Another major player in the rooftop solar industry is Sunrun, which has had its own ethical concerns. Last year, the Wall Street Journal reported that the Securities and Exchange Commission (SEC) is investigating whether Sunrun (and SolarCity) misled investors. In the Journal piece, the reporter cites Freedom of Information Act requests, which found, according to the Journal: “Hundreds of complaints have been filed against solar companies in Texas, Oregon, California and Florida, with customers saying they are paying more on their utility bills, not less as they were promised, and have been sold expensive systems they cannot afford.”
What also strikes me as odd, is that in their latest filing with the SEC, the CEO of Sunrun, asserts that the cost of maintaining the electrical grid – such as transformers, power stations and transmission lines – over the next few decades does not make financial sense, and that we should instead be encouraging Americans to install solar panels.
I am supportive of renewable energy, and believe that allowing the utilities to totally dominate the electric market is problematic. But, I am also extremely leery of the government mandating more rooftop solar because the industry is seemingly rife with bad actors, who prey upon unsuspecting consumers. If we were to employ policies at the state and federal levels, that would divest from our electric grid and instead invest in rooftop solar, why should we believe that companies like Vivint would suddenly behave themselves? We shouldn’t, which is why I agree with the Consumer Federation of California’s call for government to “create a framework of consumer protections.”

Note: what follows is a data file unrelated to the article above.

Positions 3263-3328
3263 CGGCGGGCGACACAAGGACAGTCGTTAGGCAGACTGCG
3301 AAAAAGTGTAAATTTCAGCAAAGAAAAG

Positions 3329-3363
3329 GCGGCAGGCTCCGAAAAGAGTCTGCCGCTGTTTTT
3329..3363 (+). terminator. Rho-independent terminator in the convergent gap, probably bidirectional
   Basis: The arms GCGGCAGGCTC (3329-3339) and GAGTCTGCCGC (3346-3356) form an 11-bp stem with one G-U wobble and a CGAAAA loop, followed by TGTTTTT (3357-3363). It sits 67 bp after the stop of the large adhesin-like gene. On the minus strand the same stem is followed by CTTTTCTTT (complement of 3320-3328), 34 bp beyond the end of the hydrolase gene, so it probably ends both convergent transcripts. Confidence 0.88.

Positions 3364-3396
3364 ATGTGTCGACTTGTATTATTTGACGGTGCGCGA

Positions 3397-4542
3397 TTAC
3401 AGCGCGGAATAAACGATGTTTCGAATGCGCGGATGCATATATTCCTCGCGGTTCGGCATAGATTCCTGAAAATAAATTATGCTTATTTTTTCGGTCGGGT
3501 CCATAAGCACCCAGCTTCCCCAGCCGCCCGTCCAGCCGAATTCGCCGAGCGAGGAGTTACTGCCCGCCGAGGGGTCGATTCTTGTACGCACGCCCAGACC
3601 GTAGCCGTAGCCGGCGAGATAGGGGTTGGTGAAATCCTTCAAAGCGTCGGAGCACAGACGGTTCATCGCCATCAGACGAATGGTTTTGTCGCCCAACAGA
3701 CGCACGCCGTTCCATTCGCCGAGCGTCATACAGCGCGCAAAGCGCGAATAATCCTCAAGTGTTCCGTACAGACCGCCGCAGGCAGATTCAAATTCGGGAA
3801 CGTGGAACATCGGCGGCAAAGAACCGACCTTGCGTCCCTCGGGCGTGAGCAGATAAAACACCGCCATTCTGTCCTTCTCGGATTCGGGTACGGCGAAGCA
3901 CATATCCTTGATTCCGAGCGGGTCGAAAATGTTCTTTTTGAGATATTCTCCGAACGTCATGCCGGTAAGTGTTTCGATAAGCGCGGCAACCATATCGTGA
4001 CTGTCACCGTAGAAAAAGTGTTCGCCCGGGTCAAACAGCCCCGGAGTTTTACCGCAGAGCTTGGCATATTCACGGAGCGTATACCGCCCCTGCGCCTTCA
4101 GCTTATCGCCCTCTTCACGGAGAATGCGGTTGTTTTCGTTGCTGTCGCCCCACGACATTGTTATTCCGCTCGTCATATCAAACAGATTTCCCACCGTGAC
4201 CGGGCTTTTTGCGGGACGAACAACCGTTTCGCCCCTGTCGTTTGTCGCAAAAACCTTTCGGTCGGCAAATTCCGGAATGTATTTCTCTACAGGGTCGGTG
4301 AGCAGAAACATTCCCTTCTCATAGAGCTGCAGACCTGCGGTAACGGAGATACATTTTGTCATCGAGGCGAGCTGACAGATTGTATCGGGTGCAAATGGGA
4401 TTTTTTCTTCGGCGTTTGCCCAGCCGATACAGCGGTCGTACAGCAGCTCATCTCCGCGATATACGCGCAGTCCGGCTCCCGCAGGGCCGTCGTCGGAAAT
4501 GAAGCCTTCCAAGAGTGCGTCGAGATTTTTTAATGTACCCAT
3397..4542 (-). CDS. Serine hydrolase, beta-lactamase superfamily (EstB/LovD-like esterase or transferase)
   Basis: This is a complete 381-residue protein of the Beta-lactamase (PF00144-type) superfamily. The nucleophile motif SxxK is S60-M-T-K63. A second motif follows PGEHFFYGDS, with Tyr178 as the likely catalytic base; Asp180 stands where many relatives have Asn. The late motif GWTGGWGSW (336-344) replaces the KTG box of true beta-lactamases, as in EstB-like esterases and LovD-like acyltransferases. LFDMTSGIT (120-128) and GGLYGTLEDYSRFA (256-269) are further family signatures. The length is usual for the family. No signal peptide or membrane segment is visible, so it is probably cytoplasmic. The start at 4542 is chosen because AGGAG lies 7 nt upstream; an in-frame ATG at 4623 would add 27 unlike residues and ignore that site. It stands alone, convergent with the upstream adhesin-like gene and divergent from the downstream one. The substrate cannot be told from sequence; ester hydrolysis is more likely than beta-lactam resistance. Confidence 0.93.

Solar companies love to highlight the immense investment that is needed to modernize our existing electricity grid. The companies are right that work needs to be done and they are also right in the unfortunate conclusion that these investments are likely to result in higher rates for customers. However, the solar companies conveniently ignore the fact that as more and more well-off households spend thousands of dollars to install solar panels, the cost to sustain and modernize the grid will be shifted to the poorer Americans without solar panels. No matter how much we support renewable energy, we cannot ignore this unfair reality and we need to make sure that government subsidies don’t accelerate this regressive cost shift.
The need for renewable energy has led the federal government, and many states, to provide subsidies for solar energy. We also need to provide protection for the consumers who are being ripped off by those unscrupulous actors in the solar industry!
Julianne Malveaux is an author and economist. Her latest book “Are We Better Off? Race, Obama and Public Policy” is available via www.amazon.com for booking, wholesale inquiries or for more info visit www.juliannemalveaux.com